Exploding Cryptocurrency Use in Remittances From US: 15.8% Now Using Cryptocurrency

Posted in: Archive
December 24, 2018 5:00 PM UTC

A new report by research focused cryptocurrency company Clovr, has revealed a significant upsurge in the use of cryptocurrency in remittances across the globe. The study, which surveyed the responses of 707 people sought to delve into their remittance habits, uncovering among other things the destination of transfers, the purpose of the transfers as well as the mediums (including cryptocurrency) by which the money was sent.

The survey revealed 20 countries receiving most remittances from the U.S. in 2017. The top ten countries represented on this list are in order, Mexico, China, India, Philippines, Vietnam, Guatemala, Nigeria, El Salvador, Dominican Republic and Honduras. Unsurprisingly, the breakdown of these remittances shows family taking the highest percentage at 76.8 percent.

Source: Clovr

Crypto’s Growing Influence and Possibility for Disruption

Clovr’s breakdown of money transfer methods shows that roughly half of all surveyed people indicated that they use PayPal and money transfer services like Western Union, compared to 15.8 percent who use cryptocurrency, 25.7 percent who use traditional bank wire transfers or credit union, 12.2 percent who use prepaid cards, 11.8 percent who use check or money order via mail, 11.5 percent who use check or money order online, 8.9 percent who use cash via mail, 6.1 percent who use traditional wire transfer via post office, and 1.9 percent who use other methods.

Source: Clovr

To illustrate the potential of cryptocurrency to create substantial disruption in the space due to its low cost and speed, the study revealed that in order to send $500 abroad, banks charge $52.05 on the average, compared to $30.75 for money transfer operators, $34.05 for the post office and $16 for mobile operators. Customer satisfaction was pegged at 93.3 percent for online services, 84.1 percent at money transfer services and 73.3 percent with traditional wire transfer, via bank or credit union.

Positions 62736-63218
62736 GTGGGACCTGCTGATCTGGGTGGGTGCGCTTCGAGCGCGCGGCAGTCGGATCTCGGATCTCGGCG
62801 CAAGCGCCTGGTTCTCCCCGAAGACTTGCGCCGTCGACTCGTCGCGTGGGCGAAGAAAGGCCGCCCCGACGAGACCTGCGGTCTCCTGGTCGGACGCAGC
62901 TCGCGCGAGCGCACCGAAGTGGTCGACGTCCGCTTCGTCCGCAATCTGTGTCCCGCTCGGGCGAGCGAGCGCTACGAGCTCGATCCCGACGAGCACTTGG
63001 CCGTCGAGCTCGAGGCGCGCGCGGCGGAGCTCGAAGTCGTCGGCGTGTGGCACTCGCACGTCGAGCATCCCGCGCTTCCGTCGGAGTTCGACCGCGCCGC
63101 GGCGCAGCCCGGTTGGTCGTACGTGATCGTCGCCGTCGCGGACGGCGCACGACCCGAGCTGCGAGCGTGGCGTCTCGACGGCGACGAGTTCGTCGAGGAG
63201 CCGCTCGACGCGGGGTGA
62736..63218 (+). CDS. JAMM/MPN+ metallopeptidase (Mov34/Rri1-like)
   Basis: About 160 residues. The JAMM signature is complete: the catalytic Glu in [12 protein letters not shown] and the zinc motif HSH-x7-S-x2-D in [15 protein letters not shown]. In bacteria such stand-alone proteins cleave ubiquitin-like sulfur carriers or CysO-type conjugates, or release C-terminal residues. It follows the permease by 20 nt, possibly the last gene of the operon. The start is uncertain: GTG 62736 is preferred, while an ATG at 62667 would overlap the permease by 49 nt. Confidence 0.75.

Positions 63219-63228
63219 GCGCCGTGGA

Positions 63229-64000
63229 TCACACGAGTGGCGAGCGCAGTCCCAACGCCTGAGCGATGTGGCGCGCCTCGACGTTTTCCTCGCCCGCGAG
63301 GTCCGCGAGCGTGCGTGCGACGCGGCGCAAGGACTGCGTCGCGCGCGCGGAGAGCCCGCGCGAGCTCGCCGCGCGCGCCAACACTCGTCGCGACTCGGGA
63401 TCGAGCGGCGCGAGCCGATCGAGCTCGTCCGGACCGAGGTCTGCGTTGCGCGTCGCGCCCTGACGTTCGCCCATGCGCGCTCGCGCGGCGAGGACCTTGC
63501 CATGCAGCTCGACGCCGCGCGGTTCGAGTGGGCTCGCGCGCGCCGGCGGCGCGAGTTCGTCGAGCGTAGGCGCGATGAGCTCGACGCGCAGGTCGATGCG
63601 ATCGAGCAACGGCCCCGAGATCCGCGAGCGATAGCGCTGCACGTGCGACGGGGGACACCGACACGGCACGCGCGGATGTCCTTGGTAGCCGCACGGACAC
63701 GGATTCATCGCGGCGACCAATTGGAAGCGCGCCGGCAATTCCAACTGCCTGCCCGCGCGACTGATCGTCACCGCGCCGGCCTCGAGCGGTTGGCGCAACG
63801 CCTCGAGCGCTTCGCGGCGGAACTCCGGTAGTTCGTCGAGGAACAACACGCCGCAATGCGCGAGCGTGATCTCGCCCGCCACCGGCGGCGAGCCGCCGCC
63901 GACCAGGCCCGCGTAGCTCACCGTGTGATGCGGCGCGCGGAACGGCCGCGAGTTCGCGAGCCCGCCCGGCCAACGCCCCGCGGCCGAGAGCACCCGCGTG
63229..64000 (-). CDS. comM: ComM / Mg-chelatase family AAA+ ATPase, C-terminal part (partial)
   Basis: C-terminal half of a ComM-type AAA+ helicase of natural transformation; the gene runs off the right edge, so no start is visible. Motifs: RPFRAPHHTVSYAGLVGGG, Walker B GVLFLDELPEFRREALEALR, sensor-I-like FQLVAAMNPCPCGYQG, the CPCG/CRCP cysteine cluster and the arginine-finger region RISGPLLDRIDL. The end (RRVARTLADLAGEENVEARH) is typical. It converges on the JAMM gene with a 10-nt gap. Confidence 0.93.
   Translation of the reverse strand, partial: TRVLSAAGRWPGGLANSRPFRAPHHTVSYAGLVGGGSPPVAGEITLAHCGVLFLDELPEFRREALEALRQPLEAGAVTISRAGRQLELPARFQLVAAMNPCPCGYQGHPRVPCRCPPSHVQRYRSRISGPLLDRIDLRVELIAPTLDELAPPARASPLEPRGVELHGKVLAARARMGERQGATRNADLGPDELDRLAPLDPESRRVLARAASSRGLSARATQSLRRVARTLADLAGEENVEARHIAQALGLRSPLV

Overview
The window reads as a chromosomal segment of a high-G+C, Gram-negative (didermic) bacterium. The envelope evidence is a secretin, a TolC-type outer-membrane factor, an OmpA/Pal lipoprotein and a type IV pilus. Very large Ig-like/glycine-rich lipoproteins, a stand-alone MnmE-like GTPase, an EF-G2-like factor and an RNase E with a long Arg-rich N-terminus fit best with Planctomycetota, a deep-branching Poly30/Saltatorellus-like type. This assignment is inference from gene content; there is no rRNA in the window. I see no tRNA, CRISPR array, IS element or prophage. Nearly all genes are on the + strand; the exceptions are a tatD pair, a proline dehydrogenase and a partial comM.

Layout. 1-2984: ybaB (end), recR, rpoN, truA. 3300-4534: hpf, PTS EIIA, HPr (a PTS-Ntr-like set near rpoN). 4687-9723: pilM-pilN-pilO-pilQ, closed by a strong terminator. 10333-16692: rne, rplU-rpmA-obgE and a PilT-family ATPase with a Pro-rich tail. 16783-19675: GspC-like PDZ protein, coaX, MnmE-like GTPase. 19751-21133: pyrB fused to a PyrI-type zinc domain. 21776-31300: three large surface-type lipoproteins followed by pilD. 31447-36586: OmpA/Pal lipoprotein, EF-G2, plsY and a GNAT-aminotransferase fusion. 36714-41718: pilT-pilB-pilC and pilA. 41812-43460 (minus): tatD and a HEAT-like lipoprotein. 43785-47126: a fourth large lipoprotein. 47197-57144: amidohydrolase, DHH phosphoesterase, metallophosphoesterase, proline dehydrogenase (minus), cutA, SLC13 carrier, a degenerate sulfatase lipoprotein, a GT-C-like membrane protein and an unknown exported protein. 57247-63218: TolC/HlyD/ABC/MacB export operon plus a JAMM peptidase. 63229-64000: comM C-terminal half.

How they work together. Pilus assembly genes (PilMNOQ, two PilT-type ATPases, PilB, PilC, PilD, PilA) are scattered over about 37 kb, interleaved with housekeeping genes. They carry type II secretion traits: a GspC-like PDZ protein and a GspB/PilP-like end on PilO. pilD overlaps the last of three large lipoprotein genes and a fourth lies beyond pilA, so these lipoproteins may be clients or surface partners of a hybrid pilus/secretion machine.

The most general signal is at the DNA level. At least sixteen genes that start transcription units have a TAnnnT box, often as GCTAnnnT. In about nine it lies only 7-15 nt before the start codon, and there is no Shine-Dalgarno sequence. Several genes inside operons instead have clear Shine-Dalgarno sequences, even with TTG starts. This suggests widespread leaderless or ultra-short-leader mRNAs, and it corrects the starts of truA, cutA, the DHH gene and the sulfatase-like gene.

Source: Clovr

In line with other existing data on cryptocurrency use, the study shows a significant gender knowledge gap on the subject of cryptocurrencies among non-users as men continue to dominate crypto adoption. The study concludes that the money transfer industry is “ripe for disruption” through the introduction of cryptocurrency-based solutions, which could potentially offer a cheaper and faster way to transfer funds.

An excerpt from the report reads:

People sending money home after they’ve migrated from other countries to the United States is a practice that will likely continue far into the future… As individuals look to make sure that as much of every dollar they send can make it back – as close to a one-to-one match as possible – digital payment options, like those presented by cryptocurrencies, can pique the interest of customers.

The full Clovr report is available here.

Featured image from Shutterstock.

Last modified: May 20, 2020 1:20 PM UTC

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David Hundeyin @DavidHundeyin

I am a busy Nigerian writer, journalist and writer with an interest in tech and finance. When I'm not contributing to CCN and traveling around Africa, you can catch me contributing to CNN Africa, or in the writers room at 'The Other News', Nigeria's weekly answer to 'The Daily Show' with nearly 2 million viewers. My work on 'The Other News' was featured in the New Yorker Magazine, and that was then cited in the Washington Post so I'm not sure that counts as a feature but I'll definitely mention it too! I have been nominated by the US State Department to take part in the 2019 Edward R. Murrow Program for journalists under the International Visitors Leadership Program. I also like hamsters. You can reach me on Twitter at _David_Hundeyin